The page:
However, when Heather directed people to read her filtered reviews by posting multiple comments on her own page, Yelp notified her that this action was an abuse of its policy, and removed one of the comments.
“Spamming users via public comments is an abuse of our system,” says Whisenand. “If I was a current or potential consumer coming to this business page, I know I personally would view that behavior as questionable.”
With business “dropping off,” no way to point people to her filtered reviews, and no way to affect the lowered overall rating on her page, Heather asked Yelp to remove her business’s Yelp page. Yelp said no. So Heather took a drastic measure: She closed her business.
Heather disconnected her business phone number, and removed the business listing from Google Places for Business (which will eventually remove the listing from Yelp).
Having marked her business as closed on Yelp, she is looking to start a new business to make a fresh start.
Next page: Businesses can be their own worst enemy
Businesses Can Be Their Own Worst Enemy
As of September 30, 2011, Yelp had more than 22 million reviews. Many of these reviews were written by people who have posted lots and lots of reviews–the Yelp Elite Squad. For their profiles to be badged Elite, these users must apply for acceptance based on the quality of their reviews.
Harvard’s Luca says that, overall, Elite reviews differ from non-Elite reviews in that they are more moderate and tend to be closer to a restaurant’s overall rating.
“They don’t only review when they have a really good or really bad experience,” Luca says of these veteran reviewers.
But plenty of Yelpers aren’t veterans. These occasional users are propelled to review by a particularly good or bad experience. And armed with Yelp’s real-time publishing platform and lack of content moderation, their talent for words (or lack thereof) can get them into hot water, as one new Yelp reviewer found out the hard way.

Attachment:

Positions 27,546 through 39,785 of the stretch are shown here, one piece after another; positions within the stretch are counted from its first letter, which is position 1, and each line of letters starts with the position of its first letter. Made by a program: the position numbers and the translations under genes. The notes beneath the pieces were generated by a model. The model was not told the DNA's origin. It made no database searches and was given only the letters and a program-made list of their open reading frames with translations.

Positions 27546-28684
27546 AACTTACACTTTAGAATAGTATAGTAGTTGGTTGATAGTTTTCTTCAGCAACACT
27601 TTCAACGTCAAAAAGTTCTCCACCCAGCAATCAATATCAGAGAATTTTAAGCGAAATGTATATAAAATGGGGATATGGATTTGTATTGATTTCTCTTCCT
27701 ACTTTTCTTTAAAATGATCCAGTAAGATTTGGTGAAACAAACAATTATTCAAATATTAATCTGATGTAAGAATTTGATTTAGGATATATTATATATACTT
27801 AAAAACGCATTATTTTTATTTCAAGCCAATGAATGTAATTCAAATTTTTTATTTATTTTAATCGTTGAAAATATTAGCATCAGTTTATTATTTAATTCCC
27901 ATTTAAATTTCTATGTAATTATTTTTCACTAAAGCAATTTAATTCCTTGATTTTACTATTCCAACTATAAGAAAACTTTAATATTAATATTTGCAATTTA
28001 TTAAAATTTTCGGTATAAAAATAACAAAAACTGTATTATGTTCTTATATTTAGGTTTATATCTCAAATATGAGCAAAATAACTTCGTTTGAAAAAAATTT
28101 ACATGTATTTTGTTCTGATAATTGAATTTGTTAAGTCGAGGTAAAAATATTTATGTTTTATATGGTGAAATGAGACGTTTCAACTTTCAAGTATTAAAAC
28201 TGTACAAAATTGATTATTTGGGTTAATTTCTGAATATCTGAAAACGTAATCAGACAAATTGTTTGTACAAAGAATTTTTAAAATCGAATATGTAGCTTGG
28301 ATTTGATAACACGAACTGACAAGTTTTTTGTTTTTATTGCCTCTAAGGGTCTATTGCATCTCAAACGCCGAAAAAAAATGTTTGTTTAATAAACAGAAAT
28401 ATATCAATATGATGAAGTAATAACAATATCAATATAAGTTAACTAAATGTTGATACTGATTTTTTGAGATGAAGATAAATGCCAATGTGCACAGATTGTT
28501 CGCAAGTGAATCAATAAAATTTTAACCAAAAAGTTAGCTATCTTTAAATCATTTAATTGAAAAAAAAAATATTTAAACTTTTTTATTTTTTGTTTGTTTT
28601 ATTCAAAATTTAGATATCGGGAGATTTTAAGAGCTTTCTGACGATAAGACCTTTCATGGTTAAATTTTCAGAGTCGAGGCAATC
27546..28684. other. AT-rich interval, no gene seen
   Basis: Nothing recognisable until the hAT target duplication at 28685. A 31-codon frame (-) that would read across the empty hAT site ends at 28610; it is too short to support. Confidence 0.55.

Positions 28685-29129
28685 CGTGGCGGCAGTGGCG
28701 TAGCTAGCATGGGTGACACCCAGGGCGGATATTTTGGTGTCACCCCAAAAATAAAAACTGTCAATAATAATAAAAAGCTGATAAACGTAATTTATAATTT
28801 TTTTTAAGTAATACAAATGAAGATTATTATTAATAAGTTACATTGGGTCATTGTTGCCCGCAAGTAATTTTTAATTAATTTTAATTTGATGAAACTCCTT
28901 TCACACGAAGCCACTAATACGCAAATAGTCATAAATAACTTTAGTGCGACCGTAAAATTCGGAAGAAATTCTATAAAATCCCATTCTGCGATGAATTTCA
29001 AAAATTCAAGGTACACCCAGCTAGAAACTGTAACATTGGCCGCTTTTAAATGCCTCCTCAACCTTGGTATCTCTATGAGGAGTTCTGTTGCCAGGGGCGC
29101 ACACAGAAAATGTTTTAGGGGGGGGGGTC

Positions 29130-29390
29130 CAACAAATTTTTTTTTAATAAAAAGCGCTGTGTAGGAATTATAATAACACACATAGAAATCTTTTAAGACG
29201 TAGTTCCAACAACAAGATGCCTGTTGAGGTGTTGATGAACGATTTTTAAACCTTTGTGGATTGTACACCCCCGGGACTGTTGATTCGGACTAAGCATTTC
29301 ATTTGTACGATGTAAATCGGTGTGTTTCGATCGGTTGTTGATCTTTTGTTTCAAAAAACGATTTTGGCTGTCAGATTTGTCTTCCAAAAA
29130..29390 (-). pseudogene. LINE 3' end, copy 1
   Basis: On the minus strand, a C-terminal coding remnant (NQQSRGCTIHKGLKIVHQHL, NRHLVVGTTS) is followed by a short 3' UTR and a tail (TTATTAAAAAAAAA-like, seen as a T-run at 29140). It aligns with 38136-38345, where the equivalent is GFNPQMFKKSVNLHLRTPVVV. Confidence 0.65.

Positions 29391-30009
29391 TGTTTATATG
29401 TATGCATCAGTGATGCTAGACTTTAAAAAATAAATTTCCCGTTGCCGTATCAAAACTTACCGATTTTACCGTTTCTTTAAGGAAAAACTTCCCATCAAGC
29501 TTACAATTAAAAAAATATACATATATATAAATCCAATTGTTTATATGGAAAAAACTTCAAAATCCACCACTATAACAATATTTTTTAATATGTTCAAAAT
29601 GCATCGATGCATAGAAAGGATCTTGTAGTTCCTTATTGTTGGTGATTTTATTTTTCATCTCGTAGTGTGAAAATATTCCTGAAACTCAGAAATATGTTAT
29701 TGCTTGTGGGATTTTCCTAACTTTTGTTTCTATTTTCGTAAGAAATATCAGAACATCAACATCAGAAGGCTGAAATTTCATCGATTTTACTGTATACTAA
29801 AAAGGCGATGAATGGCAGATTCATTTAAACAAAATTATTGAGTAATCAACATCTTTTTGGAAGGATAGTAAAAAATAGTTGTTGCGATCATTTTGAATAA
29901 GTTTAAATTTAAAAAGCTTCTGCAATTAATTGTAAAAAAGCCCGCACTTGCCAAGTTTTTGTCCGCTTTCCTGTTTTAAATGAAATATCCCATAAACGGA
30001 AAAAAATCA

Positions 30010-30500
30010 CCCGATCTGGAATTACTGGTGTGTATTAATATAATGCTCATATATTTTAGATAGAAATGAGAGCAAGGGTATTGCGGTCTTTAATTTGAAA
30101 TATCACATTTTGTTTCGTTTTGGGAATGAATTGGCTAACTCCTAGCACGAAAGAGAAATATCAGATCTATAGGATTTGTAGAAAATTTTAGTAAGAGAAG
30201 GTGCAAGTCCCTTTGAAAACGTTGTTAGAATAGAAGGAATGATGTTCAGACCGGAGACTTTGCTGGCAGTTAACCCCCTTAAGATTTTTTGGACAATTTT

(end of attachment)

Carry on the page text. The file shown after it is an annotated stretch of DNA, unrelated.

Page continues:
Claudia (last name withheld for privacy), a stand-up comedian and coauthor of a humor blog, bought a coupon through Lifebooker for a hair salon in Hollywood, California. She walked in for a haircut–but walked out so upset that she decided to write her very first Yelp review about it.
Writing under a pseudonym (as many Yelpers do), Claudia awarded the salon 1 star. She said that she liked the haircut, but not her “completely uncomfortable experience” in the home salon of a male stylist whose oversharing of personal information was off-putting for “a first-time customer who’s not interested in his love life” and whose decor looked like a “wild kingdom sanctuary.”
Perhaps most offensive to Claudia was “the most aggressive, violent hair-washing I’ve ever experienced.”
She wrote, “I feel like I got head raped.”
Those two words, head raped, flashed like a neon going-out-of-business sign for a male stylist with a female clientele that comes to his home for a somewhat intimate personal service.
“I’m hurting enough as it is with the economy,” says Paul (last name and business name withheld for privacy), the salon owner and a stylist for 25 years. “You don’t have to torture me with your review.”
Despite an admirable 4.5-star overall rating, composed of 20 mostly 5-star reviews (32 other 5-star reviews are sitting in the filtered-reviews section), Paul felt tortured because he thought that Claudia’s review was connected to someone he had previously dated, someone who he says had written the other personality-attacking 1-star review on his page and someone who he claims wrote another review that Yelp deleted for violation of content guidelines.
He was, understandably, upset.
But in the section of its site for business owners, Yelp urges caution against responding to negative reviews. “If your reviewer perceives that you are being rude, condescending or disingenuous in any way, there’s a chance he or she could get angry and make the situation even worse,” writes Yelp.
And that’s exactly what happened. Paul lashed out at Claudia, and Claudia lashed back.
In a private message, Paul accused Claudia of trying to destroy his business. He said that he had her number, and that his attorney would be in touch. He demanded that she remove the review immediately. Paul says that Claudia private-messaged back that her use of the term head raped was “a joke.” He didn’t find it funny.
Claudia recognizes that her use of the word raped went too far. “I’m the type of person who’s a little outspoken and opinionated,” says Claudia. “I’ll own that.”
Claudia considered taking down the review, but Paul’s demands changed her mind. Not only did she refuse to remove the review, but she also posted a subsequent comment to her original review with portions of Paul’s private message for all to see.